Tower of Power CRUSHES The Capitol Theatre, Clearwater
[Photographs here were purloined from John L. Perry, Mike MacArthur, and Dave Coash (photos from 02.18).]
I have tried to understand what it must be like to be in a play or musical production, where night after night you deliver the same lines and the same songs. I imagine the thrill is in creating the best performance possible for yourself and for the audience of the night every time you step on stage.
And I imagine it must be similar in some respects for long-established musical groups who have a body of songs which fans simply adore, meaning that, for some, the setlist from night to night is largely the same — with a few substitutions and different order. Again, it seems that the object would be to create the best performance possible for yourself and for the audience of the night.
And to enjoy yourself while you do it.
This was my first time hearing Tower of Power live. Their setlist was slammed with songs the fans already know, delivered with stunning precision. EVERYBODY in the Nancy and David Bilheimer Capitol Theatre in Clearwater, Florida, on Thursday, February 17, had an absolutely fabulous time. But…
NOBODY — and I mean NOBODY — had a better time than the ten members of Tower of Power. NOT NOBODY, NOT NO HOW.
[Ed. Note: Anyone who has seen me at a show or a festival knows that I sit there with my little 5×3 notebook and pen, taking copious if illegible notes. If I don’t, I won’t remember details. Lots of details. Banter. Solos. Impressions. When I got home from this show, I was so excited that I transcribed the setlist immediately. And promptly lost the notebook. Likely it is hiding with Tupperware lids, missing socks, and the directions to that thing I don’t know how to install. Wish me luck. Here goes.]
The band is named Tower of Power, with the accent on POWER.
The band features founding members Emilio Castillo, tenor saxophone; and Stephen ‘Doc’ Kupka, baritone saxophone; with David Garibaldi, drums; Roger Smith, keyboards; Adolfo Acosta, trumpet, flugelhorn; Tom E. Politzer, tenor saxophone; Jerry Cortez, guitar; Marc van Wageningen, bass; Mike Bogart, trumpet, trombone; and Mike Jerel, vocals. and EVERYBODY SINGS.
They came out smokin’ with a brilliant opening medley: “We Came to Play > Soul with a Capital “S” > You Ought to Be Havin’ Fun.” And we were dazzled immediately by new vocalist Mike Jerel. Given his command of the lyrics, the banter, the moves, and the heart of the band, there was absolutely no way to grok the fact that this was his FOURTH SHOW with the band. Incredible!
The band then dug in for the songs we know and love so deeply, beginning with my upspoken request, “Only So Much Oil in the Ground.” Jerel’s ability to offer perfect introductions to songs such as “Don’t Change Horses (In the Middle of the Stream)” and “Soul Vaccination” was truly impressive. Another fabulous aspect was hearing three and sometimes six band members singing background vocals.
Impressive too were the solos of every member of the band, focusing first on the lead soloist Tom E. Politzer, whose tenor sax scorched the stage time and again. Jerry Cortez had several killer guitar solos throughout the night. Jerel got a few minutes’ respite as the band tore through the instrumental wonder “Squib Cakes.” Although we were clearly dazzled by the five-man horn line in front, it was impossible to ignore the deep, deep grooves set up by David Garibaldi on drums and stunning bass playing from Marc van Wageningen. This was also one of the spots (I think) where Roger Smith played magnificent Hammond B3.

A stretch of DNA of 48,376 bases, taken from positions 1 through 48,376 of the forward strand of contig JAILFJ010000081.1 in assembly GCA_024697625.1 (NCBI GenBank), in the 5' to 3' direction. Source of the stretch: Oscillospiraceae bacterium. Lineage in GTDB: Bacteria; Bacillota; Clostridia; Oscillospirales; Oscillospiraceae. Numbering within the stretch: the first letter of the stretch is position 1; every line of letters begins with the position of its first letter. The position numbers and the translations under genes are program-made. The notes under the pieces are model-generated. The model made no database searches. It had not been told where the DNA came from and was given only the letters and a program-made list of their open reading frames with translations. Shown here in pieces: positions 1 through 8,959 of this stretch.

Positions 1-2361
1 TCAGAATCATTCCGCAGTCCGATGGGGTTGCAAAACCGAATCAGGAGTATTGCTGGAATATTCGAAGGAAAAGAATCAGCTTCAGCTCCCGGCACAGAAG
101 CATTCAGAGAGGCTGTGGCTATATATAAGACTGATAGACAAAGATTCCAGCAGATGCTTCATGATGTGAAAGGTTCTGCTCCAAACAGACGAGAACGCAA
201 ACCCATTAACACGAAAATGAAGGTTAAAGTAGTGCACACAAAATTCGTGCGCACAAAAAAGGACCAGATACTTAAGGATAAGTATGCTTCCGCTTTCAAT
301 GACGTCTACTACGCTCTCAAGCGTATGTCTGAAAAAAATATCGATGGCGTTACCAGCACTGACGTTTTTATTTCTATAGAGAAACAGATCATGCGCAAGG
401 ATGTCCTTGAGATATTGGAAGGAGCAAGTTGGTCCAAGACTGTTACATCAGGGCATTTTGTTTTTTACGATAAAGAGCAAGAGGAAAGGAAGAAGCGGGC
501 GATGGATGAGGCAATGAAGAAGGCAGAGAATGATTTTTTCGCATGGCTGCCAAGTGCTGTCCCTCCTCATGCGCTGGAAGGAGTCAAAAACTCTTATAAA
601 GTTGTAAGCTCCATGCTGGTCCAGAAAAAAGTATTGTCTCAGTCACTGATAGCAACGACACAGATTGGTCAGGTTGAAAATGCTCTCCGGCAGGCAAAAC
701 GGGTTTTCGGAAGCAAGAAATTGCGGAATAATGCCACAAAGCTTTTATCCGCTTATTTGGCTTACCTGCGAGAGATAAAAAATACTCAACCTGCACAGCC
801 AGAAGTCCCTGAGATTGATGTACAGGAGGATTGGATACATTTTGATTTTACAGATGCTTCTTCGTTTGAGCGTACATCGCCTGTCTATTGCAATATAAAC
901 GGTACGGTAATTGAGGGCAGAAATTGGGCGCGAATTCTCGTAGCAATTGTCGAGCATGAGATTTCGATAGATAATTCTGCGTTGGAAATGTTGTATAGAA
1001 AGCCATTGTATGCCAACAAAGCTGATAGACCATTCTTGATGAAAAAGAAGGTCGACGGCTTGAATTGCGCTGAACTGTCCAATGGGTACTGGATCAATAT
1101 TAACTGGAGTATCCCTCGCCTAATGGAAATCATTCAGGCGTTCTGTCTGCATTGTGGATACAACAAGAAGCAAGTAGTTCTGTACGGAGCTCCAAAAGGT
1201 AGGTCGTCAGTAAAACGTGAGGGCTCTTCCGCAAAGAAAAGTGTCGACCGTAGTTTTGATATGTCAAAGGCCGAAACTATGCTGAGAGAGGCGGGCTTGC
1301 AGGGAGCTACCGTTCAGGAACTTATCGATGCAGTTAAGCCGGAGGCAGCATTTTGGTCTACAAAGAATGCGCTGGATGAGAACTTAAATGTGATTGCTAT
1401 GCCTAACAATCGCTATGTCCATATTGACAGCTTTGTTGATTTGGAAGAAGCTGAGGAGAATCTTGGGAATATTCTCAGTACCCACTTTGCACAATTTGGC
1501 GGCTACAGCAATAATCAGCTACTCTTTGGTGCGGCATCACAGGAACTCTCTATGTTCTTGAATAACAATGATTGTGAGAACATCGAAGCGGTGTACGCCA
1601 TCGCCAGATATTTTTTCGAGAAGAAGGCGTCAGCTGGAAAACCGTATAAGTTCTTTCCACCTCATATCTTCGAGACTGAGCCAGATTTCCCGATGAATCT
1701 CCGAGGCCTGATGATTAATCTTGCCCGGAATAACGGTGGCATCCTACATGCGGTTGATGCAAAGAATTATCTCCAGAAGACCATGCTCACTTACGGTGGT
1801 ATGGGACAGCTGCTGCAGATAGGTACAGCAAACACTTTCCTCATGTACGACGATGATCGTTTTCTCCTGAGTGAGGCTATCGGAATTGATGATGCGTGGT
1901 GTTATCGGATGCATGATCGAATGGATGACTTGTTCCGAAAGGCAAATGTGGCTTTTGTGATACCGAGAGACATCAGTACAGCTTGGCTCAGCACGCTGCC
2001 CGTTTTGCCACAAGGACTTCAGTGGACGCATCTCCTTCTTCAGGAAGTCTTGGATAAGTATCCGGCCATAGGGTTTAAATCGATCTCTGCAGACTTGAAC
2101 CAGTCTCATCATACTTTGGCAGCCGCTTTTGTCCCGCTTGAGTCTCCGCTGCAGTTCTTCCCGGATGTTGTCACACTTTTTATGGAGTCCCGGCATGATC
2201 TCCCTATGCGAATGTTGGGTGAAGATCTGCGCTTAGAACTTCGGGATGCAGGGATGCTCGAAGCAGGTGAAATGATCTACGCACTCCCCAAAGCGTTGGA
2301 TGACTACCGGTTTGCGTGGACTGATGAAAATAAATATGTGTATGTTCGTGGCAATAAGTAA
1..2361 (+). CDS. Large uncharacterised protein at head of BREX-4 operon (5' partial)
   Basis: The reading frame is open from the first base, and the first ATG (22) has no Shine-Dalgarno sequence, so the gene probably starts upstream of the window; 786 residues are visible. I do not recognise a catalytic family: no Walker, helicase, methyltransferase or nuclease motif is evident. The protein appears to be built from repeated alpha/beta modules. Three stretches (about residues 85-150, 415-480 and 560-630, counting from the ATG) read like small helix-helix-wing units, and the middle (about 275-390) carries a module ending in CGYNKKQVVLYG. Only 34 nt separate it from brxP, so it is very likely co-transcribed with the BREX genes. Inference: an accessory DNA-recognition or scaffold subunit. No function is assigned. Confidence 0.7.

Emilio Castillo and I share a deep love of The GFOS (Godfather of Soul), as did the entire band, as got deep, down, and funky with “Diggin’ On James Brown,” a spectacular homage that kept rolling until somebody said, “It’s Star Time” (the way JB was often introduced) before they shot into “Got That Feeling,” one of the deepest grooves by the hardest-working man in show business. WOW!
There weren’t many ballads on the setlist, but “So Very Hard to Go” sounded as great as ever in Jerel’s hands. This was one of the places where Adolfo Acosta offered up a sweet flugelhorn solo. It was also great to have Iron Mike Bogart back in the fold, sounding great on both trumpet and trombone.
We all knew it was coming, but that didn’t dampen the excitement when the unmistakeable beginning to “What is Hip?” filled the hall. Castillo had invited local jazz star Mike MacArthur to join them on tenor sax. Let me just suggest that, if you were there but didn’t know MacArthur before, you damn sure do now. “What is Hip?” meshed with “Soul Power,” and MacArthur and Politzer took charge in the middle of the tune and battled blazing tenors into an incendiary bonfire. “Soul Power” melted back into “What is Hip?” to close the set.
CLOSE THE SET? WHO ARE YOU KIDDING? I complain often about audiences who don’t deserve an encore. This crowd certainly did, making their appreciation and admiration know. We were rewarded with the band’s other great ballad, “You’re Still a Young Man,” which they ramped up into a show closing “Souled Out.”
Bravo to the Capitol Theatre sound engineers for achieving near-perfection. Bravo too to the ushers who permitted patrons to walk forward to grab quick pictures.
[02.17.22: We Came to Play > Soul with a Capital “S” > You Ought to Be Havin’ Fun, Only So Much Oil in the Ground, Don’t Change Horses (In the Middle of the Stream), Soul Vaccination, This Time It’s Real, Time Will Tell, Squib Cakes, Diggin’ On James Brown > It’s Star Time > Got That Feeling, So Very Hard to Go, What is Hip? > Soul Power; E: You’re Still a Young Man > Souled Out]